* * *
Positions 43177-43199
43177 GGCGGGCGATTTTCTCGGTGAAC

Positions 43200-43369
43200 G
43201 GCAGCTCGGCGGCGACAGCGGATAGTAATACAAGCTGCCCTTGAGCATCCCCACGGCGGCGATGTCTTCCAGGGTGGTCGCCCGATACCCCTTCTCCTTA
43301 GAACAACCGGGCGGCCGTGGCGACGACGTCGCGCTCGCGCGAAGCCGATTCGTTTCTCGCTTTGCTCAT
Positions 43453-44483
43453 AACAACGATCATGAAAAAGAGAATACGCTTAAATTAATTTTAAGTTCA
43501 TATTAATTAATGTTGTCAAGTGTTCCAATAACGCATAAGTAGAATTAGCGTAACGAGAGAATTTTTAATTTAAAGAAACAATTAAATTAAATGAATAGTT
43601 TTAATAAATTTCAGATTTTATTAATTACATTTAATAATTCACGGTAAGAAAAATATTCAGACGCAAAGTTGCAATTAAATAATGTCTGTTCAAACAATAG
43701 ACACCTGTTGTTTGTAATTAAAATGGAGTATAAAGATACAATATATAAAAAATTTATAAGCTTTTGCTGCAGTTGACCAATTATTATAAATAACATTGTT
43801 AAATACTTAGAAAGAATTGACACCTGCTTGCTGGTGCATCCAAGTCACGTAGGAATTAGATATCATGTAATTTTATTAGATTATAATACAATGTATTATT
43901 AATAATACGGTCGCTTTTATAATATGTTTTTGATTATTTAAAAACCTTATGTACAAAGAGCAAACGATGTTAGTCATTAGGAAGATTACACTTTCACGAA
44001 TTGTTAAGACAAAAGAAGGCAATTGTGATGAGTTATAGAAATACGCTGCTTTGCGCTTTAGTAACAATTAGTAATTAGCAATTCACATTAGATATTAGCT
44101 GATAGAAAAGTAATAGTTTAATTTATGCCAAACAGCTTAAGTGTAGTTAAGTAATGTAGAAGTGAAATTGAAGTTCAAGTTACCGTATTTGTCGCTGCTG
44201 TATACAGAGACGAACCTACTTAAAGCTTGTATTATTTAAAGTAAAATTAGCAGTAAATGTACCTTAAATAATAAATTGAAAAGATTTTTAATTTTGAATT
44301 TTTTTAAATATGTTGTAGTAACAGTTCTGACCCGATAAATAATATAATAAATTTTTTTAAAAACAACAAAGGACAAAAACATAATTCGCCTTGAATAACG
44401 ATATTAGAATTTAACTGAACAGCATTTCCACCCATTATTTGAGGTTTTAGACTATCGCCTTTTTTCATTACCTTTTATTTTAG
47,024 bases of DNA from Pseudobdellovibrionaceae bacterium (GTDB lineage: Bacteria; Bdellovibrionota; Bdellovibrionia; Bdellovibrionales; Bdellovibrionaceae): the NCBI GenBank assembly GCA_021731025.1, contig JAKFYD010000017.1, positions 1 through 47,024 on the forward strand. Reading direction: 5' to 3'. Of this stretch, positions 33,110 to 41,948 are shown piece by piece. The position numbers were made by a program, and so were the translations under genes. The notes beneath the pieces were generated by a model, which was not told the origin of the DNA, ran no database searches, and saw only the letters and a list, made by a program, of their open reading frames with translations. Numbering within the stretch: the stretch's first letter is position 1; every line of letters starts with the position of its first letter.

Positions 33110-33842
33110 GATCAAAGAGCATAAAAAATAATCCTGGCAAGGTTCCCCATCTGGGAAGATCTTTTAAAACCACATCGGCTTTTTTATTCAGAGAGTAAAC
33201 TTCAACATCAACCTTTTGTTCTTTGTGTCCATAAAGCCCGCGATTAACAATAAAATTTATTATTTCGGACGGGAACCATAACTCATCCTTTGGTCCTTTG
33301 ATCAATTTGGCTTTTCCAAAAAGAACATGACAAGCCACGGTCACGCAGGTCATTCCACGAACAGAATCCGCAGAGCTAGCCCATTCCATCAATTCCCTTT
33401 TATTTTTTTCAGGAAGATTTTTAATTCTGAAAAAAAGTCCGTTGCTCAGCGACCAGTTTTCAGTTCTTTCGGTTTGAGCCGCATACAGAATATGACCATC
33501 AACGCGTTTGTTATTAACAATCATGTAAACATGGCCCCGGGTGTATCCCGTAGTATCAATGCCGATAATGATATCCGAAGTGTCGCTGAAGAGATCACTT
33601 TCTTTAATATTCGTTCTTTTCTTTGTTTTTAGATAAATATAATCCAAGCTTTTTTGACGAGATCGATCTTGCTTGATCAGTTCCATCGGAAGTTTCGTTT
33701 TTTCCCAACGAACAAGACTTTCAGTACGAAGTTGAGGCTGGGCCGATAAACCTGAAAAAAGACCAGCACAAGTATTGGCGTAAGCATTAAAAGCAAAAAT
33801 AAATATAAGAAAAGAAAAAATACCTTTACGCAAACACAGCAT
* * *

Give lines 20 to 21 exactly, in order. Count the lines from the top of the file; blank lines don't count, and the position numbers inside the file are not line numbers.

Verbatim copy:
Positions 33110-33842
33110 GATCAAAGAGCATAAAAAATAATCCTGGCAAGGTTCCCCATCTGGGAAGATCTTTTAAAACCACATCGGCTTTTTTATTCAGAGAGTAAAC